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Protecting Your Plastic from High-Tech Criminals

How to help keep your credit and debit cards safe

While many consumers still like to use paper money and coins, more people are pulling out credit or debit cards to make purchases. But as the popularity of payment cards grows, so does the number of criminals trying to steal valuable details, including the cardholder’s name, account number, and expiration date, which are printed on the card as well as encoded (for machine readability) in the magnetic stripe or a computer chip.

If you’re ever the victim or target of credit or debit card theft or fraud, catching it fast and reporting it to your card issuer is key to resolving the situation. And while federal laws and industry practices protect consumers in these situations, important differences depend on the card type. Here are some ways to keep your card information and money safe.

Never give out your payment card numbers in response to an unsolicited e-mail, text message, or phone call, no matter who the source supposedly is. An “urgent” e-mail or phone call appearing to be from a well-known organization is likely a scam attempting to trick you into divulging your card information. It’s called “phishing,” a high-tech variation of the concept of “fishing” for account information. If they get confidential details, the criminals can use the information to make counterfeit cards and run up charges on your accounts.

Take precautions at the checkout counter, ATM, and gas pump. Be on the lookout for credit and debit card reading devices that look suspicious, such as a plastic sleeve inside a card slot. Crooks are getting very good at attaching their own devices over legitimate card readers and gathering account information from the cards that consumers swipe through those readers. Report all situations to your card issuer.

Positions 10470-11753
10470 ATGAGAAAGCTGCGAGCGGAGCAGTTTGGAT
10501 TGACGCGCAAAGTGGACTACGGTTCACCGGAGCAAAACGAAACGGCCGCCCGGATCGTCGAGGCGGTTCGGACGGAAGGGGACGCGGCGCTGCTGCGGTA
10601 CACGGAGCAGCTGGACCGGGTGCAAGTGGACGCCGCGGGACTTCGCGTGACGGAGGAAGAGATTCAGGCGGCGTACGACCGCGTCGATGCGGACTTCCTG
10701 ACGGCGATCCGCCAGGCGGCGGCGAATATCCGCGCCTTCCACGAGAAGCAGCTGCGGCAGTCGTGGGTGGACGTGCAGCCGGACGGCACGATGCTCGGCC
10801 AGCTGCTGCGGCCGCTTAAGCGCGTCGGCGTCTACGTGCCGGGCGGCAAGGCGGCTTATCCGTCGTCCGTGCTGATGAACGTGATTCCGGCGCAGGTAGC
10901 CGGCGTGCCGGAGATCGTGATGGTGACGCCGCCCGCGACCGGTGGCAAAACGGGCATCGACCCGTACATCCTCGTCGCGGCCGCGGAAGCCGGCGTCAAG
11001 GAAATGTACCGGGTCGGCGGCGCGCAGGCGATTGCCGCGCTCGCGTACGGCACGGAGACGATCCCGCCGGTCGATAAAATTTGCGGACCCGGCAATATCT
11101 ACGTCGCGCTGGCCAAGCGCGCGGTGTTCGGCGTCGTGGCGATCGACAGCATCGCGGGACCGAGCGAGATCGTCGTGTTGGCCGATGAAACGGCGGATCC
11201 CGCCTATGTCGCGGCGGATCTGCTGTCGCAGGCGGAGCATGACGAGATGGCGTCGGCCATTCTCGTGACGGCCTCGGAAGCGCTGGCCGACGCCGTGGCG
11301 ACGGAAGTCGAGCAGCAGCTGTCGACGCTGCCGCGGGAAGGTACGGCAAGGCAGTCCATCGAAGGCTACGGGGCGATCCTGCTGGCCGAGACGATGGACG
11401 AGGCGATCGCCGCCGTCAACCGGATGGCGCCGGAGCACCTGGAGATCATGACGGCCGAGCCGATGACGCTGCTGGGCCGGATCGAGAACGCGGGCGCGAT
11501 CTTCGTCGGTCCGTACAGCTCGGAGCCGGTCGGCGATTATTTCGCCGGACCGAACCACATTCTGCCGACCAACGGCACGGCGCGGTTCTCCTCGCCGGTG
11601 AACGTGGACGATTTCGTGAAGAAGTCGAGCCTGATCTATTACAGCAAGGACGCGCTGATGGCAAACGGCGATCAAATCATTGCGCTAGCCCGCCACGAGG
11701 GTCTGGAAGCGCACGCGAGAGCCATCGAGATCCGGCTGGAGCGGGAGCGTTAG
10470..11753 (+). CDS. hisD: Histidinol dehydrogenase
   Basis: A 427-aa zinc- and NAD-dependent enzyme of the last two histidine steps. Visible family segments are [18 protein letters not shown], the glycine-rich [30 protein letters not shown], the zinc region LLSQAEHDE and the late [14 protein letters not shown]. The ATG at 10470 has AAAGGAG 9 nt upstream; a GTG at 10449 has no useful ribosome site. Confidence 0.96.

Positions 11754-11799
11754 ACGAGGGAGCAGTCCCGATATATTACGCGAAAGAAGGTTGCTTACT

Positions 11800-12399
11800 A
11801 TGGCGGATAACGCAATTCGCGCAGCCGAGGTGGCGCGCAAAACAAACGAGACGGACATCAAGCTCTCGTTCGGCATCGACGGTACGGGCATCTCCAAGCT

Closely monitor your bank statements and credit card bills. Look at your account statements as soon as they arrive in your mailbox or electronic inbox, and report discrepancies or anything suspicious, such as unauthorized withdrawal. While federal and state laws limit your losses if you’re a victim of fraud or theft, your protections may be stronger the quicker you report the problem. It’s also easy to monitor your accounts using online banking or even your mobile phone. Don’t assume that a small unauthorized transaction isn’t worth reporting to your bank. Also, contact your institution if your bank statement or credit card bill doesn’t arrive when you normally expect it. That could be a sign that an identity thief has stolen your mail or account information to commit fraud in your name.

Periodically review your credit reports for warning signs of fraudulent activity. Credit reports, prepared by credit bureaus (or consumer reporting agencies), summarize a consumer’s history of paying debts and other bills. But if a credit report shows a credit card, loan, or lease you never signed up for, this could indicate you are a victim of ID theft.